"middle; being the middle part or midst; being between, intermediate," Old English mid, midd from Proto-Germanic *medja- (source also of Old Norse miðr, Old Saxon middi, Old Frisian midde, Middle Dutch mydde, Old High German mitti, German mitte, Gothic midjis "mid, middle"), from PIE root *medhyo- "middle."
By late Middle English probably felt as a prefix only, and now surviving in English only as a prefix (mid-air, midstream, etc.). Prefixed to months, seasons, etc. from late Old English. As a preposition, "in the middle of, amid" (c. 1400) it is from in midde or a shortened form of amid (compare midshipman) and sometimes is written 'mid.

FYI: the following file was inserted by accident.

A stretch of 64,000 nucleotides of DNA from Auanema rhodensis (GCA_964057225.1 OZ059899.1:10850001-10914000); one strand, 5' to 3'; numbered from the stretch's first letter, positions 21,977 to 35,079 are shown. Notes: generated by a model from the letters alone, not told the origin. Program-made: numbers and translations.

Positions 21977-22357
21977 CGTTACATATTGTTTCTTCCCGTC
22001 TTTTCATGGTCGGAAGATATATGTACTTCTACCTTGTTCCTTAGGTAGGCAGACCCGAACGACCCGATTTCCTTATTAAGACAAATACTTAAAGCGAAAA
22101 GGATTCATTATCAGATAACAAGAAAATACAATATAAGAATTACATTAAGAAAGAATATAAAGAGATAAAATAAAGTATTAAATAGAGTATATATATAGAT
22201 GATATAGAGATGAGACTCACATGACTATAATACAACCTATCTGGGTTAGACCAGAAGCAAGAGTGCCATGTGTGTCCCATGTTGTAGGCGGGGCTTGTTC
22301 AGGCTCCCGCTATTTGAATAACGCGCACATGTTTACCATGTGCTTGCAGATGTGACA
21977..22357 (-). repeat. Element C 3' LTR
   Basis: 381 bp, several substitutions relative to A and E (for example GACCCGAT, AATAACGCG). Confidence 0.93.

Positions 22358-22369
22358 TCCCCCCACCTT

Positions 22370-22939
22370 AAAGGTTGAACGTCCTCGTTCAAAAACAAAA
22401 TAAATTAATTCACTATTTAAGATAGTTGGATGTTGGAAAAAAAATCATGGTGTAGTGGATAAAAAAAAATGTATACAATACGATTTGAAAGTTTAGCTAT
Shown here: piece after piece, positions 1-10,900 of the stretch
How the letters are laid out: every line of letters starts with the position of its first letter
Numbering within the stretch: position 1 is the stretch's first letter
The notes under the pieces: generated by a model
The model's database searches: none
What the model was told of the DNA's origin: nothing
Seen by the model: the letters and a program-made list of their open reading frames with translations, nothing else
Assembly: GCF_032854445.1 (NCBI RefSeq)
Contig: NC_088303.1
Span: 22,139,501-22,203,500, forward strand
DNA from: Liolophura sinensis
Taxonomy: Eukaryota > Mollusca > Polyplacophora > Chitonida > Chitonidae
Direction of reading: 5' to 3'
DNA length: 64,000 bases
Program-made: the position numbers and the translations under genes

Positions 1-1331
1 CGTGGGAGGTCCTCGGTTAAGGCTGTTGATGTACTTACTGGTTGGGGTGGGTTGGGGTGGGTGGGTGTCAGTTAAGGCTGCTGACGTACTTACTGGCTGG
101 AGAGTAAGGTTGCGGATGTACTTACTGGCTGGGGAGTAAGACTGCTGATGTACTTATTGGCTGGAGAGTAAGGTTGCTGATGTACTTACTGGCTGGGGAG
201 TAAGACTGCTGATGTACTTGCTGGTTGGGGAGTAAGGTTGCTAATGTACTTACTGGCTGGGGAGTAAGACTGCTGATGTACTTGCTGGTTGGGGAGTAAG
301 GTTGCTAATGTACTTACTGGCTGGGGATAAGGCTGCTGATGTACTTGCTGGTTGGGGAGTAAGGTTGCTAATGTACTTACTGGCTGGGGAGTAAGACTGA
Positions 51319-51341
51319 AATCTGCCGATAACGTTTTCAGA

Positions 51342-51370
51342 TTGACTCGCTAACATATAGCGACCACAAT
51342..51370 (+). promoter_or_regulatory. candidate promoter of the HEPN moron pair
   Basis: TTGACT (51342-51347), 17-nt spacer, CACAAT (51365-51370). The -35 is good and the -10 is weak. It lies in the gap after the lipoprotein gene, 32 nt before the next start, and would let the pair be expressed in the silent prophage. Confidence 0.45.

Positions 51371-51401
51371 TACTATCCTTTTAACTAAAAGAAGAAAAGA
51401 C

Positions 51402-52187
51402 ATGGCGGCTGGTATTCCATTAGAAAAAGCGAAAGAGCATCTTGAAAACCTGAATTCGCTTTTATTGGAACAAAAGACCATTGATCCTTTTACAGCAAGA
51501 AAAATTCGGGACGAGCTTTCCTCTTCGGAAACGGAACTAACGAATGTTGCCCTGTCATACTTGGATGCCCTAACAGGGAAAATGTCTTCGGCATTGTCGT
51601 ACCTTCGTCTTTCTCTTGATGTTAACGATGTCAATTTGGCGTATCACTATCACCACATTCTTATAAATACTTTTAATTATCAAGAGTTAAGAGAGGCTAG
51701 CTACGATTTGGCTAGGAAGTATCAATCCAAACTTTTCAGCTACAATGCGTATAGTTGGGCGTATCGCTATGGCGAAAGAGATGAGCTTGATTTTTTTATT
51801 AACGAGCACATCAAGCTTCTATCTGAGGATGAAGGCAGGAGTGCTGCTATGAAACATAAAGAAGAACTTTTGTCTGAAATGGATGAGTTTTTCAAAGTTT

"of or pertaining to the sea off the west coast of Africa," early 15c., Atlantyke, from Latin Atlanticus, from Greek Atlantikos "of Atlas," adjectival form of Atlas (genitive Atlantos), in reference to Mount Atlas in Mauritania (see Atlas). Applied since c. 1600 to the ocean between Europe and Africa, on one side, and the Americas on the other. As a noun late 14c., Athlant, from Old French Atlante.
Others are reading
<a href="https://www.etymonline.com/word/mid-Atlantic">Etymology of mid-Atlantic by etymonline</a>
Harper, D. (n.d.). Etymology of mid-Atlantic. Online Etymology Dictionary. Retrieved $(datetime), from https://www.etymonline.com/word/mid-Atlantic